In later generations, Zeus’ embrace of Callisto while disguised as Artemis was the part of the story that really seemed to grab people’s imaginations. Partially that’s because it was Ovid’s version, but surely also because of its frisson of transgression. But for me the most moving and tragic part of the story is the moment after, when Callisto realizes what is really happening. That she’s been tricked by Zeus, and is about to lose everything she holds dear—Artemis’ favor, her fidelity to her oath, her place in the world, even her humanity. Becoming a constellation just doesn’t seem like recompense enough.
A final, completely different, thought. Artemis seems to have been particularly associated with bears, and at her sanctuary at Brauron young girls would serve as “little bears” in a ritual to honor the goddess. It’s a much nicer face of the goddess than Callisto sees.
I’m excited to announce that tomorrow (March 13th) is the kick-off of my US book tour. If you’re in the area and interested, please join me!
Monday, February 13th, 2012
In honor of Valentine’s, a love story.
There are two problems with looking for romance in Greek mythology. The first is that many of the so-called “love” myths are anything but. For instance, I’ve often seen Daphne and Apollo classed as a love story. But, of course, Daphne is fleeing from Apollo, and only narrowly escapes being raped by him. So, there’s that.
The second problem is that the stories which are about genuine love are almost uniformly tragic. The list of these is quite long: Hector and his beloved Andromache, Achilles and Patroclus, Pyramus and Thisbe, Orpheus and Eurydice, Hero and Leander, Apollo and Hyacinthus, Atalanta and Meleager, and on, and on.
But there are a few—a very few—stories that are both romantic and happy. The best known ones are Psyche and Eros (more on that soon), and my favorite: the story of Baucis and Philemon.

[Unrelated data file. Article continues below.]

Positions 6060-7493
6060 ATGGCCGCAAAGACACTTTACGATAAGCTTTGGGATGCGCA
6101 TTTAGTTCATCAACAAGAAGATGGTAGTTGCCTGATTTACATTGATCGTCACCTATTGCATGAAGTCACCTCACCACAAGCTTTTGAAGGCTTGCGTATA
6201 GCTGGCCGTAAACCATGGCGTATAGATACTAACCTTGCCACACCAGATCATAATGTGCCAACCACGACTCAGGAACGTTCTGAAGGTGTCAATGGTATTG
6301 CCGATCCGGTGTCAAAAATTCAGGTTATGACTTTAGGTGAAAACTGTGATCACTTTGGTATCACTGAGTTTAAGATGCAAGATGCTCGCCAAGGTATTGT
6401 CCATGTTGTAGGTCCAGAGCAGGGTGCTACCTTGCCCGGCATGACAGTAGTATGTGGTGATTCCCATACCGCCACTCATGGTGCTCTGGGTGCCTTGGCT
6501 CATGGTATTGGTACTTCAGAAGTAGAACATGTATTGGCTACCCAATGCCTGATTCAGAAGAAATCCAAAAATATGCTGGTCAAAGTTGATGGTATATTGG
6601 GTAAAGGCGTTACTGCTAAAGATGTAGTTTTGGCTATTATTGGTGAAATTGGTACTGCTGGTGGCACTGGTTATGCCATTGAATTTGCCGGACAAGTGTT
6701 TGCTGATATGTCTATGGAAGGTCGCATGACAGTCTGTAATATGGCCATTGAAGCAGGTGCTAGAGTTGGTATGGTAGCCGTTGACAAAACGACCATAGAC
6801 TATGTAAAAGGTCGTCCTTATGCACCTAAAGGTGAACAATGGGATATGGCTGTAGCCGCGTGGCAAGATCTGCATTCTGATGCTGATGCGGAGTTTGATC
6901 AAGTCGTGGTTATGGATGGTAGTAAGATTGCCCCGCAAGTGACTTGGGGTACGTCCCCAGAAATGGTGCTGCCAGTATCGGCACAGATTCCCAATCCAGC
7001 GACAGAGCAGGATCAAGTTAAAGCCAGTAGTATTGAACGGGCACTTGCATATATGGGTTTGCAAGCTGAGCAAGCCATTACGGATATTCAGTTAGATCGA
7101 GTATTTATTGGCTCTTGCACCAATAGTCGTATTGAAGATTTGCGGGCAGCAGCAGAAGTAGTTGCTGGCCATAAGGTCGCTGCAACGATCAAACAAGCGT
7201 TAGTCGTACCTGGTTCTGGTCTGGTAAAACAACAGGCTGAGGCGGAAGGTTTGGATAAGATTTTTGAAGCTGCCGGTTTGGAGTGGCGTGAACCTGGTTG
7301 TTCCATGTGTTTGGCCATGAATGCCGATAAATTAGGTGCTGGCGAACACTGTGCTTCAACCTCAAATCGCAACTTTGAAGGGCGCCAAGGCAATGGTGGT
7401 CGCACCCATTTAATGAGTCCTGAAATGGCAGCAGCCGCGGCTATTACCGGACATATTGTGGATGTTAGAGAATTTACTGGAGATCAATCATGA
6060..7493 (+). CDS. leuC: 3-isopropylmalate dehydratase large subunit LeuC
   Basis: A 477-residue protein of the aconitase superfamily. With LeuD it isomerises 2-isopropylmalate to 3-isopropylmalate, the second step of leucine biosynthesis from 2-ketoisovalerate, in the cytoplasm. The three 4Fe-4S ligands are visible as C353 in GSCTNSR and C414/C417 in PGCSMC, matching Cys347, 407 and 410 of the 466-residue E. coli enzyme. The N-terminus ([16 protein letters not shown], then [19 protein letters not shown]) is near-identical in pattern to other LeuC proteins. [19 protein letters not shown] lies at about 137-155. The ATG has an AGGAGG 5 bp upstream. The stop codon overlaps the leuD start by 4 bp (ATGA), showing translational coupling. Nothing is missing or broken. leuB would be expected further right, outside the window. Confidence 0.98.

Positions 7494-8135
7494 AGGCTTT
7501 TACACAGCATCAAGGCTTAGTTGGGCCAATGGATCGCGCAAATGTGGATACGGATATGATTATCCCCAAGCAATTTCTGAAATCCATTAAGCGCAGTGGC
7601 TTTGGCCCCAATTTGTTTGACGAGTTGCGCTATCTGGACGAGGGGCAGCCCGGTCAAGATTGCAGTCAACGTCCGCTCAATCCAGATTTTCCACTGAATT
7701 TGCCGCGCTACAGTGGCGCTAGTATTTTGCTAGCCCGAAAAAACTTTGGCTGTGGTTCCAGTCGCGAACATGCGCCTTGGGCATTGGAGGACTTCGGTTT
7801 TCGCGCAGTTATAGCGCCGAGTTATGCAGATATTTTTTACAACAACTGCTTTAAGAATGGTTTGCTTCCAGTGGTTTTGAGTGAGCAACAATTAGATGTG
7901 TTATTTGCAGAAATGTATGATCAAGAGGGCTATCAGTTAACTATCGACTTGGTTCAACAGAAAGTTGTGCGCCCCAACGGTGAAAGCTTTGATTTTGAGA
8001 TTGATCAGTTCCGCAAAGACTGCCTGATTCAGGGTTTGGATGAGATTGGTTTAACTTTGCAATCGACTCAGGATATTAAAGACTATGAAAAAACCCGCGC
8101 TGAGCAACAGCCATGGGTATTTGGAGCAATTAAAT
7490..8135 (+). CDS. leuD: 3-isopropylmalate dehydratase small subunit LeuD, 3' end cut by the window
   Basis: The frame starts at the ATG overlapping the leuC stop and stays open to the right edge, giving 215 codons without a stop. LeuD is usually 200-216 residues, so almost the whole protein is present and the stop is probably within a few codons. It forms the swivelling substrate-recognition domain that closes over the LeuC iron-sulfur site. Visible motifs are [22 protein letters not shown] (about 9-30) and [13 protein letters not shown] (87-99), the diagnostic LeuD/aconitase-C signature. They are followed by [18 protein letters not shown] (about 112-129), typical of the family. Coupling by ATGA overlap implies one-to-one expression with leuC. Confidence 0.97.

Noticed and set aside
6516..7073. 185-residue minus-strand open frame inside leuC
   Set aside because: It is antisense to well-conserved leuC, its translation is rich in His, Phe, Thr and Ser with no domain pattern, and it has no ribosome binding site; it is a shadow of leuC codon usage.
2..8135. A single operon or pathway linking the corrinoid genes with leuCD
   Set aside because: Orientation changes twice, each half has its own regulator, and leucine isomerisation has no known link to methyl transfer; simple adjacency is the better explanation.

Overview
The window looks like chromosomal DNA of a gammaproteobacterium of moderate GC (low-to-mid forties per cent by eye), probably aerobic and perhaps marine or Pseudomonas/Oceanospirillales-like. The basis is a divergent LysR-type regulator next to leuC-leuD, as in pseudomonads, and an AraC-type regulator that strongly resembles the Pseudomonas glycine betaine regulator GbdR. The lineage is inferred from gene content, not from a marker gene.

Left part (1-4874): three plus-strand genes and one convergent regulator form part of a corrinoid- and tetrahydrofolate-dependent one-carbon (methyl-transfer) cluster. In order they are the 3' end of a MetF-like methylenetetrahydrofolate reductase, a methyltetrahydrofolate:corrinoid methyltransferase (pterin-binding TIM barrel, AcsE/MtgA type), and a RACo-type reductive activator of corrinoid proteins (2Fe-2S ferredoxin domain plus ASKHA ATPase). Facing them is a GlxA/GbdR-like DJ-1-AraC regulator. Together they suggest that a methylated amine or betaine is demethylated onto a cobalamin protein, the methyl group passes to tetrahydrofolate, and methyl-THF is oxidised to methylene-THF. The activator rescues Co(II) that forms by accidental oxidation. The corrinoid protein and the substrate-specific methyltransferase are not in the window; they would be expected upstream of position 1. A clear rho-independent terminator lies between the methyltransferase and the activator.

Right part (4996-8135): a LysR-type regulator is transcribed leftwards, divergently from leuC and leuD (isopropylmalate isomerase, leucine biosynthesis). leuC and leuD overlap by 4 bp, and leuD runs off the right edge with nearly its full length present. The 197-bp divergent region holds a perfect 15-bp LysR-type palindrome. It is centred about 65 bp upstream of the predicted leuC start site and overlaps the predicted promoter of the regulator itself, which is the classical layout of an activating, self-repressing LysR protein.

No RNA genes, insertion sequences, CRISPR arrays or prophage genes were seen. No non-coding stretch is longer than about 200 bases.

At first glance, Baucis and Philemon make non-traditional romantic leads. For one thing, when the story begins they are bent over with age. For another, they are poor commoners, while the lovers in Greek myths tend towards aristocrats or divinities. Thirdly, there is no question of “will they or won’t they?” Baucis and Philemon have been married for years, living happily together in the same humble, straw-roofed dwelling.
Their rustic routine is interrupted by two weary strangers, knocking at the door looking for food and shelter—they have been turned away, they say, by all the finer houses in the neighborhood. Baucis, the wife, and Philemon, the husband, welcome the two men warmly. Even though their resources are scant, they set about cheerfully making the best of what they have. One of my favorite parts of this story is the elaborate preparations: Baucis scrubbing the dinner table with mint to make it smell fresh (good idea!), and Philemon carving the meat.
We also get a lovely description of their rustic dinner, which sounds much more appetizing than many of the absurd Greco-Roman dishes that have come down to us (larks’ tongues, eel pastries, jellyfish). Instead there are:
“olives, and cherries preserved in wine…, endive and radish, cheese, eggs roasted in the hearth-embers… nuts, and figs scattered among wrinkly dates, plums and apples fragrant in their broad baskets, grapes collected from their purple vines, and a gleaming honeycomb.”
YUM. But even more important than the food is the care that the old couple uses in preparing it, the generous goodwill they show in laying out the best they have. Hospitality was a virtue in the ancient Greek world—guests were sacred to Zeus himself. Myth texts often note that this is because you never knew when a stranger might prove to be a god. But Baucis and Philemon aren’t so calculating. They are reflexively kind, not fearfully so. There are also some lovely descriptions of the couple working together in practiced synchronicity—carrying the wood, putting a wedge under the wobbly leg of the table, setting out the earthenware plates. Ovid beautifully captures the house’s domestic harmony and contentment—these are people at peace with themselves.